We've all heard it before: "he's let himself go", "he's not professional enough" or even worse, "he doesn't want it bad enough". I don't know Cosgrove but every time I've watched him bat he seems to be taking a great amount of pleasure in scoring runs. In first-class cricket he has 8386 of them at an average of 43.22. Those aren't Bradmanesque numbers but we are all adjusting our expectations of Australian cricketers these days, anyway. I'd find it hard to ever view Cosgrove as a failure though. With the odds stacked so increasingly against him with each passing season, he just hangs in there, ready and waiting for that next loose one. I'll think about him during the Ashes too. I know it.

There's every chance that Cosgrove won't allow me to indulge this minor obsession much more, I guess. He might not follow the advice of every person who has even passed public comment on his career and lose some weight. He also might not score enough runs next season to even be mentioned as a possible international. Many of us will then indulge in that awful reflection of what could have been and whether we're all connected in this problem of his, this problem of everyone's.

Comments have now been closed for this article

  • Richard on June 5, 2013, 20:11 GMT

    I remember the first ashes series I watched in 1993. There was a fair bit of extra timber being carried around by a few players, and Cosgrove wouldn't have been in bad company at all. Mike Gatting, David Boon, Shane Warne, Mark Taylor, Merv Hughes, Allan Border. Different times I suppose. As much as it is good to say that Cosgrove should be given as much chance as anyone else should score the runs, you'd have to imagine he'd be a bit of a liability in the field should he find himself chasing down a ball and he would get no end of stick from the Barmy Army. If he dropped a catch or made a clanger in the field it just wouldn't be fair on the lad.

  • Dummy4 on June 5, 2013, 14:31 GMT

    There are definitely both sides of an issue here. As said in the article he has performed below par for two seasons now, but his FC average is still 43-odd which is exceptionally good in the current dark times of Aussie batting. I disagree that excess weight can be a liability in the field: "Cossie, you're at second slip." will do the trick. The other side is that attitudes have changed regarding this and its no longer acceptable to be an overweight sportsman at the top level, in the same kind of way as not being seen smoking or contract clauses regarding alcohol use. If it were up to me I would give him a few innings to see what he can do, but under current conditions there is no way he is helping his case by carrying so much excess weight. Fingers crossed for him to shed 20kg and be a serious contender for a Test berth.

  • Nicholas on June 5, 2013, 10:16 GMT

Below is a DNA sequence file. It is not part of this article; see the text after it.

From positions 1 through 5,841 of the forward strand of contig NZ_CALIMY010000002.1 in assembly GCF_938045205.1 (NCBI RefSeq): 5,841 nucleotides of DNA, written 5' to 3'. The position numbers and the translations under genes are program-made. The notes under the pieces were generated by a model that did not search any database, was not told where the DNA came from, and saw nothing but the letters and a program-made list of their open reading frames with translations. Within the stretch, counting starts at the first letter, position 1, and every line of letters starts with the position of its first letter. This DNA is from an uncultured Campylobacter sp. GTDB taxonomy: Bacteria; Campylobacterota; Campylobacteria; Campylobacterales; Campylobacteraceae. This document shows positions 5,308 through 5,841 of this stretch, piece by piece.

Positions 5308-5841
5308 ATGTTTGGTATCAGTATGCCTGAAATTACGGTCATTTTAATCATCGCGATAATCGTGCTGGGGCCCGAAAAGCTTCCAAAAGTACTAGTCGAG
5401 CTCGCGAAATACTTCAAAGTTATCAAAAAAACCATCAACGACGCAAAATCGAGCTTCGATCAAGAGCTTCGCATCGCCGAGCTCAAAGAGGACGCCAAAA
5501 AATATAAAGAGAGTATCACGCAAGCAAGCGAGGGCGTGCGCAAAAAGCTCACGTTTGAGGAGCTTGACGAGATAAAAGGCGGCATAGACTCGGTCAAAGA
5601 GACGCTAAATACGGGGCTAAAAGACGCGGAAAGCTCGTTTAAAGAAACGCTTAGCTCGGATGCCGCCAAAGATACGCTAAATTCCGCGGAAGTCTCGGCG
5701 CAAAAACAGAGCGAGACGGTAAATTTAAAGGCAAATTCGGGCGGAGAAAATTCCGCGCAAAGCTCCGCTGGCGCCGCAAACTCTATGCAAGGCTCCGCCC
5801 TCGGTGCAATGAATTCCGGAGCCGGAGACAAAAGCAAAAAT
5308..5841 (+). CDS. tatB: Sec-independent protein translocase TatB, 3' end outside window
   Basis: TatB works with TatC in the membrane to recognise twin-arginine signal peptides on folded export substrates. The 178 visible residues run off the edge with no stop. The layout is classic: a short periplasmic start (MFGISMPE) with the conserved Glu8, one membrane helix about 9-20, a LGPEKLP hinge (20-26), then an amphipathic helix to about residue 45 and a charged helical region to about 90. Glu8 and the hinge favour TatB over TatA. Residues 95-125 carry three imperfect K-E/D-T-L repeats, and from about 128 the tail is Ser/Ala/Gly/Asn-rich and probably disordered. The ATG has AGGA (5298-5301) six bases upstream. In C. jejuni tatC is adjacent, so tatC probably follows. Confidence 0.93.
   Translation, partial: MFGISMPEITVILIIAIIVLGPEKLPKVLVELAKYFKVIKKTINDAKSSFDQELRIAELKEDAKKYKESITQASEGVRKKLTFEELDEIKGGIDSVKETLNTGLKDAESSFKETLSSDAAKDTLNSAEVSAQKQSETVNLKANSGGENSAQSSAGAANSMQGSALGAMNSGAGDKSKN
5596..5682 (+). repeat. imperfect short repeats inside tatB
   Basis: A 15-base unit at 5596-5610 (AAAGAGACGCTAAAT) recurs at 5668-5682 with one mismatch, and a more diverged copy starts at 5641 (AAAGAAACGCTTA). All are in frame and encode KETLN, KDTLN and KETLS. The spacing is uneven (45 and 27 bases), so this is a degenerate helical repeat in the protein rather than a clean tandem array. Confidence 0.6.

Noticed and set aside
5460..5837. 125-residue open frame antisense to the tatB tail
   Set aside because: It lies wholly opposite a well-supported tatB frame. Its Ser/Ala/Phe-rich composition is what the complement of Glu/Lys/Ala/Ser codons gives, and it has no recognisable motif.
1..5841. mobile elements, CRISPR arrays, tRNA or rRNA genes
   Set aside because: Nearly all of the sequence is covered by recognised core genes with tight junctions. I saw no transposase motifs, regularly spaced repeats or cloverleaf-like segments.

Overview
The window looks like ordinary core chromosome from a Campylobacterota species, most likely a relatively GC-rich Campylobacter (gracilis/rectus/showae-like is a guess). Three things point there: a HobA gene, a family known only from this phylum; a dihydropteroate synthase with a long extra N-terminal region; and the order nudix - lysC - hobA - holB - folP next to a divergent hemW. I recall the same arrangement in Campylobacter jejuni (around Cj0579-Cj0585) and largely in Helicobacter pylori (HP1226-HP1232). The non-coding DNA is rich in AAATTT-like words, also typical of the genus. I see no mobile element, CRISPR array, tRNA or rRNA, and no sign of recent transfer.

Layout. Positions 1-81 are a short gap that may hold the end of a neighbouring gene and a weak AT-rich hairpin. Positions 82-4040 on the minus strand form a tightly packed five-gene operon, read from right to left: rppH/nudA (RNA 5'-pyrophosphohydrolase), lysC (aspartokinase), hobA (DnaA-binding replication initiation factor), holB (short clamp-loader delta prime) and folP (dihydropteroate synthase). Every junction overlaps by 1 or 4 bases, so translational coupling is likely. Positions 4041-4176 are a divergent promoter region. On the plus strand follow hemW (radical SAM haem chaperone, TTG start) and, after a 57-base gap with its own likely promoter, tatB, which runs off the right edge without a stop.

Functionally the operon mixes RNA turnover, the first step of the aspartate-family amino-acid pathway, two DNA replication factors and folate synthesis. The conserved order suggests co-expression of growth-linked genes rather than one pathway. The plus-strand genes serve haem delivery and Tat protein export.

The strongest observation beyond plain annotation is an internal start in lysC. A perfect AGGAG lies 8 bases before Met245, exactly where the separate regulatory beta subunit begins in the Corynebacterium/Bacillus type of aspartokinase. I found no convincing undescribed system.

I wonder would the public rather pay to watch: Mark Cosgrove, Samit Patel and Jesse Ryder...or Cooke, Compton and Trott!! Also, I don't think I.T. Botham was a great pie-avoider...and no-one in history hit the ball harder than Colin Milburn!

  • michael on June 5, 2013, 1:46 GMT

    At the end of the day it's not hard to lose weight. Flintoff did it and a few others. The days of Gatting and Boon are long gone. You cannot have guys lumbering around the outfield in this day and age. Cricket is a sport after all, it's not a game of Darts.

  • Chris on June 4, 2013, 22:32 GMT

    Lehman, Inzamam, De Silva, Ranatunga, Warne... they have all at times carried a bit of extra kilos and would any rational person have ignored them from their respective sides knowing how great they would become? I doubt it. If they're getting results, that's all that matters. D.Hussey, Cosgrove, O'Keefe and Burns all have reason to feel hard done by and neither D.Hussey, O'Keefe or Burns are overweight so I think it's more just selector incompetence rather than an actual weight issue.

  • Richard on June 4, 2013, 13:59 GMT

    Cosgrove's rather slender compared to Colin Milburn, but I guess cricket was different then.

  • Dummy4 on June 4, 2013, 13:42 GMT

    @Tom Langridge, I think you've nailed it. What would the difference be in runs saved or made between he and Dave Warner in a match, supposing their batting was of equal quality? Could be up to 50 runs, particularly when you take into account runs lost running between the wickets if the both played a long innings. Thats a lot of runs to make up with the bat. Even at best you'd have to say warner is going to be 10-20 runs ahead on fielding alone over a test match. When you are only averaging low forties thats a big difference.

  • Noor on June 4, 2013, 11:25 GMT

    As a decently overweight person myself (though not as overweight as Cosgrove), I've read plenty about how incredibly difficult it is to lose weight and keep it off. There are endless physiological reasons for it. One is that skinny people feel more full than fat people after a meal and thus are less likely to endulge in extra snacks. And then there are those who have hormonal difficulties. In this light, not selecting Cosgrove due to his weight is almost akin to discrimination of the disabled.

  • Dummy4 on June 4, 2013, 10:00 GMT

    An interesting piece, although I find it quite hard to agree with some of the sentiment.

    In an era of increasingly professional, competitive cricket where players are all expected to throw themselves around in the field and run hard between the wickets, players who are so out of shape look ever more out of place. With the professionalisation of sport, margins between failure and success become finer. Players have short careers, and are very well rewarded financially in that time. I'm of the view that, as a professional sportsman, you have a duty to ensure you perform as well as you can whenever you take the field, especially in the international arena, and that includes diet, fitness, lifestyle, and preparation. The runs lost from being a plodder between the wickets, or a sluggish outfielder could be crucial. If Cosgrove's stats were exceptional, it might be that he could be accommodated, but he is merely a good player, not extraordinary, so it's hard to justify his selection.